Question about land damage from eat birds...

NewmanLakeMom

In the Brooder
7 Years
May 15, 2012
17
0
24
400
[/IMG][/IMG]We will be housing 40 cornish x outside on the field next door to our property. (Permission from our neighbor). With 40 birds in a tractor about 10x10, what will the land look like when we move The tractor? Does the poop act as a fertilizer without having to water/till? Do we rake once the tractor is moved? I planned on moving the tractor twice a day. Is that enough for minimal land damage?

The neighbor said it was fine as long as the land looked the same as before we started a year later. Any advice? Should I water the "used" portion right after we move it?

I thought the poo would make it look even better! But now I'm having doubts. Our birds arrive tomorrow!

Ay suggestions/advice is appreciated!
 
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Darin115

Songster
11 Years
Apr 28, 2008
387
13
143
Asheboro, NC
The ground will be void of any vegetation and covered in poop. After a good rain the grass will come back and be dark green and much thicker than it was before. In a year you will never know you had chickens on it.

Darin
 

travifive

In the Brooder
6 Years
Mar 27, 2013
70
10
33
Abita Springs, LA
I would definitely move the pen twice a day. When you move it you will notice the spot where they slept will be like a thin of carpet of poop. After a few weeks you will be able to see a very apparent fade from the first day to the present in terms of grass regrowth vs. the "poop carpet." I start my pen in where the grass is the most dense. I also spread out hen scratch in the previous spots so my free range birds will go and scratch the dried poo around.

I've been entertaining the thought of switching all my meat birds to fermented feed the general consensus is that it all but cures the runny poop that is the norm for the breed. I'm curious if it will lighten the impact on the grass. Any hoo, it might be worth considering.
 

Life is Good!

Songster
9 Years
Apr 14, 2011
1,179
227
236
suburbia Chicagoland
Our 25x50' run which housed 25 CX and 25 FR's last summer season (two batches) is definately worse for wear. The places the tractor sat more than 2 days are devoid of all vegetation. It's simply mud. Due to drought, I was unable to water the poo in (and the skies did not provide either). I did rake it out best as possible, overseed in the fall and I'm still waiting to see if the grass is going to come up in places.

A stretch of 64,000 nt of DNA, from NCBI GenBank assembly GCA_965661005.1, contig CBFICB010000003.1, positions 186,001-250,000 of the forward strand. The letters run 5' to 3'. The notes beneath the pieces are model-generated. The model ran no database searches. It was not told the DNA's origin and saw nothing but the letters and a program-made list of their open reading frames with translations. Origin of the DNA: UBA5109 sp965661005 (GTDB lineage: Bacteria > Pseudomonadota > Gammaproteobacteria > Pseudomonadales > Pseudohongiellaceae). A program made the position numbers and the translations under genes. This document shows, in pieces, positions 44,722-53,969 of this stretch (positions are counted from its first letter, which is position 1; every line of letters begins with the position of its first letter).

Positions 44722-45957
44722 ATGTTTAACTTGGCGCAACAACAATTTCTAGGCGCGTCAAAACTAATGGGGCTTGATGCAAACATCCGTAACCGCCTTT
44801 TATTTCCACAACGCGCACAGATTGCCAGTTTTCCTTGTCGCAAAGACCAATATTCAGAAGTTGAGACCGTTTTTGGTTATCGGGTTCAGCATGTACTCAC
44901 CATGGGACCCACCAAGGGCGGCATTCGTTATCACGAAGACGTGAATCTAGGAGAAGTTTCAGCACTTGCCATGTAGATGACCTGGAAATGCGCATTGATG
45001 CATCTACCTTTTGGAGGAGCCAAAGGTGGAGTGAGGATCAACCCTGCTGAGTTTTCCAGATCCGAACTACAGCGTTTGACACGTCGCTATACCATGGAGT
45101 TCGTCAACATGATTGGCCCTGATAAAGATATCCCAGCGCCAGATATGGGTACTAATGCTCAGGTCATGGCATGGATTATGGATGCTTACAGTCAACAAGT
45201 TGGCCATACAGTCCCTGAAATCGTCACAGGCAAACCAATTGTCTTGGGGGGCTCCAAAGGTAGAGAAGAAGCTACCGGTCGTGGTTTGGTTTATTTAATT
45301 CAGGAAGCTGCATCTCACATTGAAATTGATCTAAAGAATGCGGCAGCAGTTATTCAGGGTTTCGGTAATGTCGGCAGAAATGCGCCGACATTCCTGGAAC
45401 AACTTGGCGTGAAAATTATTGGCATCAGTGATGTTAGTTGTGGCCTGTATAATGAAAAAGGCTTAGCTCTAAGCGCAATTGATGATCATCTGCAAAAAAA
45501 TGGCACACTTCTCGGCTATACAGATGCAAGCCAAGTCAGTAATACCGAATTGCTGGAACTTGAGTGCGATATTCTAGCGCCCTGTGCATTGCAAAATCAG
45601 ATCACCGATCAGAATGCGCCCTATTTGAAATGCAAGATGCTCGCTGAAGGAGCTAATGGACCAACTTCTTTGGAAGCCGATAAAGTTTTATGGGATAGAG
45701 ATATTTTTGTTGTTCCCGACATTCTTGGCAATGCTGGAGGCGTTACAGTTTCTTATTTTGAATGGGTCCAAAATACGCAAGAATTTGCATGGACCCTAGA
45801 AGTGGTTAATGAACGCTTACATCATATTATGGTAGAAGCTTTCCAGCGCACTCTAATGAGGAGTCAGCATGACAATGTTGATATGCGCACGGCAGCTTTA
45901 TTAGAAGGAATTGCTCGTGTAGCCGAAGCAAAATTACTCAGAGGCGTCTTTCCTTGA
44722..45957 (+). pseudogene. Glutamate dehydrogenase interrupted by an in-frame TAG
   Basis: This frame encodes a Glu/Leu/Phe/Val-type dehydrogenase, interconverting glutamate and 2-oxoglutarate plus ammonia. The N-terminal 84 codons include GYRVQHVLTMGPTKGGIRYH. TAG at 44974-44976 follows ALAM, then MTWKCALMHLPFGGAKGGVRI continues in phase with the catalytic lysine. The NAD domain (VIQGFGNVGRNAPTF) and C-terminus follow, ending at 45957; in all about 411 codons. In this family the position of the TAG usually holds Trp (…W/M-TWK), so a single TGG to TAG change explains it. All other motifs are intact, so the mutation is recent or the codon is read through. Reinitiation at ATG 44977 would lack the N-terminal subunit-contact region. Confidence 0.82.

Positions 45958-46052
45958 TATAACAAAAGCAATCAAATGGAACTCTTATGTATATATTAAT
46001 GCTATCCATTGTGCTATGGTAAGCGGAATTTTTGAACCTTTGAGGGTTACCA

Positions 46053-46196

Because you do not own the land, I would be exceptionally cautious proceeding. Yes, when the chicks are small, the damage is minimal. However, as they grow (and produce more), that's when the damage is done.

I did feed fermented feed. It does help tremendously with consistency of poo. Instead of watery, it's solid enough to scoop up on a shovel. I would do that as well as much as possible. Raking it in just makes the mess continue further - especially if the land is on a slope.
 

BCMaraniac

Songster
6 Years
Mar 27, 2013
1,860
417
176
I agree with travifire. The key to being a good steward of your neighbor's land(so he might let you use it again) is to move the tractor so the poop concentration is not high. Chicken manure is very high in nitrogen(thus the ammonia smell), which is often referred to as "hot". the high concentration of a hot fertilizer will burn the vegetation, and kill it. Moving the tractor once or twice a day will keep the poop from being so concentrated, and can act more like a fertilizer than a fire.

The "heat" is why you have to compost your chicken manure before you use it as fertilizer, giving it a chance to "cool"
 

travifive

In the Brooder
6 Years
Mar 27, 2013
70
10
33
Abita Springs, LA
400


I took this today after moving some Cornish cross off 4 weeks ago. You can easily tell where the tractors were. Its like someone used a stencil to spray the grass dark green. What you cant tell from the picture is that the grass is also growing back thicker and its already about 1 1/2" taller than the grass to thhe right. Hopefully this will help you make your case to your neighbor.
 
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